The controversy over the influence of speculation on oil prices is gaining momentum, spurring congressional hearings and a steady patter of op-eds, including Paul Krugman's column in today's New York Times. The idea that oil prices have been artificially elevated beyond a realistic, market-clearing level is of interest to more than just consumers. Biofuel producers have so far failed to reap the bonanza from high oil prices that they must have expected, because of steady increases in the price of grain, oilseeds and other inputs. A sudden oil-price collapse back to $60 or less could do many of them in, particularly with large increments of new capacity coming on later this year. Gauging the future price of their principal competition has become more challenging than ever, when the futures market has proved such an unreliable source of predictions.
Professor Krugman makes a solid argument that today's high oil prices exhibit few of the signs of past speculative bubbles, especially in regard to the level of oil inventories around the world. They don't reflect the degree of hoarding that would be expected, as speculators stored oil in anticipation of selling it at a higher price later. But while I agree with Dr. Krugman that assertions of an oil bubble going back several years owed a lot to wishful thinking, I wonder if he underestimates the influence of an oil futures market that didn't even exist during the energy crisis of the 1970s. This goes beyond the simple notion that a large, liquid market in oil futures allows investors to speculate on the future price of oil without having to take possession of it, and at a much lower carrying cost than if they had to pay for it all and lease a tank in which to store it. The connections between the physical market and futures market have become pervasive, and they tend to reinforce the upward pressure on prices from rising global demand and restrictions on access to resources.
Last December the noted oil expert Philip Verleger testified on oil prices before a joint hearing of two Senate committees. As part of his compelling argument concerning the disproportionate impact of the government's policy of putting additional sweet crude oil into the Strategic Petroleum Reserve, he described how a relatively obscure technique called "delta hedging" could reinforce an upward trend in the futures market. He used the example of Southwest Airlines buying call options on crude oil at a strike price of $51/bbl. through 2009. As the price of oil increased, the financial firms that sold these options to Southwest would have had to purchase increasing quantities of oil futures contracts, in order to manage their exposure, as the options got ever deeper "in the money." The higher the price of oil goes, the more oil futures the call option seller must buy to stay neutral, in a classic positive reinforcing loop pushing up the demand for oil futures, and thus their price. I wish I had noticed his testimony at the time, because Dr. Verleger accurately foresaw the market move past $100 to $120.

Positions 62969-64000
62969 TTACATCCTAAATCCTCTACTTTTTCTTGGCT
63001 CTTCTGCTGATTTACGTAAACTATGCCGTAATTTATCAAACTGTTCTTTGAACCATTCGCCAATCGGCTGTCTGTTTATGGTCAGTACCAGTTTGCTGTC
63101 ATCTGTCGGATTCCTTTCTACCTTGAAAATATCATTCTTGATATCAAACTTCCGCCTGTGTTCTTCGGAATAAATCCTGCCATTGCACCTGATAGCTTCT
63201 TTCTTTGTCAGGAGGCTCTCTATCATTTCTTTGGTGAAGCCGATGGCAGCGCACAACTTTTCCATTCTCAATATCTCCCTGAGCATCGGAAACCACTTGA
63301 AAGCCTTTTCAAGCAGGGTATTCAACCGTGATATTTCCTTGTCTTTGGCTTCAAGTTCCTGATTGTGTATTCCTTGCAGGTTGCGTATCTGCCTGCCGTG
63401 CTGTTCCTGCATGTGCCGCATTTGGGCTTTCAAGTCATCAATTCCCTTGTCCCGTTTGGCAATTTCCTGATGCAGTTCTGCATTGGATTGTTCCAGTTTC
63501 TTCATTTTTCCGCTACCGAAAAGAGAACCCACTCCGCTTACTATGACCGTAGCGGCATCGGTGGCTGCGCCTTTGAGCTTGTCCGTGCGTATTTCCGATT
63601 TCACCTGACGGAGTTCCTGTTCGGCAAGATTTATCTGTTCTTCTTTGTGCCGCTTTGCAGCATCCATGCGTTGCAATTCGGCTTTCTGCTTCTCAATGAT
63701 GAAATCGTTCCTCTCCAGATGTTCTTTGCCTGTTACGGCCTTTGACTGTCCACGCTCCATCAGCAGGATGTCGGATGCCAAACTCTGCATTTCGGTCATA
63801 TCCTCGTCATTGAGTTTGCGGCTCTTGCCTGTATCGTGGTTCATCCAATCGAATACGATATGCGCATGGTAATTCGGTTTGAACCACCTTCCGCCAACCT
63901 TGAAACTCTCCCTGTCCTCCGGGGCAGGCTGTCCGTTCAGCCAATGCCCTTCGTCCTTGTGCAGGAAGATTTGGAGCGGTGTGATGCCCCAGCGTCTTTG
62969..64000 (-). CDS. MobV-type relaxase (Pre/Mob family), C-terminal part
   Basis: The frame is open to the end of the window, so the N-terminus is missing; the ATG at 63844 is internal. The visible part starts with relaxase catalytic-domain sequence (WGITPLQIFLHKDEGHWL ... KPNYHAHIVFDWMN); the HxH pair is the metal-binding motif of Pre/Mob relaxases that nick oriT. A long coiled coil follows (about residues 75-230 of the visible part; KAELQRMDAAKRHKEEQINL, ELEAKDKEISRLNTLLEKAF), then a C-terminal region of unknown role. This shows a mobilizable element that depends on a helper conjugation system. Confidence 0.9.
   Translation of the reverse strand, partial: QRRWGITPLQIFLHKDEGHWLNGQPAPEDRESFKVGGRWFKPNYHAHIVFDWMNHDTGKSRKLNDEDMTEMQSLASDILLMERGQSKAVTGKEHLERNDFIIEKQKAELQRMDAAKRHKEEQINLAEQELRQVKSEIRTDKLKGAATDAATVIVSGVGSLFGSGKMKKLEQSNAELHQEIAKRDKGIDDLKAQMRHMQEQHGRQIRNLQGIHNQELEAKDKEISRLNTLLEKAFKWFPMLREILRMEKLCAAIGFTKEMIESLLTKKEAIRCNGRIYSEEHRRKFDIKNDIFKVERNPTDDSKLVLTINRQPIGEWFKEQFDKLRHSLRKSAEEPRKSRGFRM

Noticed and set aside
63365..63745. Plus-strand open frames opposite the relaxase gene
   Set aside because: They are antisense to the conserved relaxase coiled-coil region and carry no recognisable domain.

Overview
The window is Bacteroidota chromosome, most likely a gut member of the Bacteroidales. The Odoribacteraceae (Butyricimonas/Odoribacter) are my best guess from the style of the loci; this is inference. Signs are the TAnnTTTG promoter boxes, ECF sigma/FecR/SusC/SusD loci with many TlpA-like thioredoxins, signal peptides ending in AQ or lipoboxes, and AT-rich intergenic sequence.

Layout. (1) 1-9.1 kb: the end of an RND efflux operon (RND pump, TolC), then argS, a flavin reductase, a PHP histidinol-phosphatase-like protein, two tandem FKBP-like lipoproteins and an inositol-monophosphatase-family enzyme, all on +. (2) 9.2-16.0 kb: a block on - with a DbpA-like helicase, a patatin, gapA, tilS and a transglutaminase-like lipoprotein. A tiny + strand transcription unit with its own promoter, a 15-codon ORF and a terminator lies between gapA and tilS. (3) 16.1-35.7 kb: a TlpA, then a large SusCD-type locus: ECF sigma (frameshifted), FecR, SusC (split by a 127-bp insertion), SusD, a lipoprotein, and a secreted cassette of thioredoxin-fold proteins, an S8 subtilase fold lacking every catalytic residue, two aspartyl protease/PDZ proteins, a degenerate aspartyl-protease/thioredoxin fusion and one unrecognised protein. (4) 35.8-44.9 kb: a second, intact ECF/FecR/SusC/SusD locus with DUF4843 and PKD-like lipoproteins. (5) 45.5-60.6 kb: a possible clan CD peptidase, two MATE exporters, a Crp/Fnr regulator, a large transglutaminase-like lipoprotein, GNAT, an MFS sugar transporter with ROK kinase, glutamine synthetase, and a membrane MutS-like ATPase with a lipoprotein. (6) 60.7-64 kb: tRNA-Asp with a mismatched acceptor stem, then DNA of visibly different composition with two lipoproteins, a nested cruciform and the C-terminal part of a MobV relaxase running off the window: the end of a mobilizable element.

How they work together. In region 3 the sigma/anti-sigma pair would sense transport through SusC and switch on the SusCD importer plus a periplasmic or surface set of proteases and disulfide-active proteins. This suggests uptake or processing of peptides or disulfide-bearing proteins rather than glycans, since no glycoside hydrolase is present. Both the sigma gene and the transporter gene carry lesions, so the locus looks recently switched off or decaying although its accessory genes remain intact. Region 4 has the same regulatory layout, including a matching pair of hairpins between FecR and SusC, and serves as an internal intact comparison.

This example offers an important insight for those who are focusing on the role of speculation in oil prices. Rather than viewing speculation as the driver of a bubble along the lines of the Dot Com or recent housing bubbles, it makes more sense to view it as an amplifier inserted into the circuit that runs between the energy futures, options and derivatives markets and the markets for physical oil. As long as demand growth continues in spite of high prices--with modest reductions in US demand offset by growth in countries that insulate their consumers from high market prices--speculation will continue to amplify negative supply news and push the market to new heights. However, if new production or conservation suddenly began to overwhelm demand growth, producing a short-term surplus, that signal would be amplified just as effectively, unraveling speculation at a record pace. The "delta hedging" mechanism described above works in reverse, too.
That doesn't mean that alternative energy firms should be overly concerned that oil prices will drop below $60 per barrel and remain there indefinitely. While oil above $100 per barrel has failed to crush global demand, at least so far, oil below $60 would surely stimulate it. The long-term fundamentals remain strong, as oil heads for an effective ultimate limit on global output--whether that limit is 85 million barrels per day, 100 MBD, or even 120 MBD. It does, however, suggest the need for financial flexibility: balance sheets healthy enough to withstand a few quarters of low or negative margins and weak sales. More importantly the possibility of a temporary oil-price dip should not blind the management of these firms to a much larger emerging threat, the prospect that a perceived global food crisis will unravel support for the government subsidies and mandates that have been the principal engines of the industry's growth for the last two decades.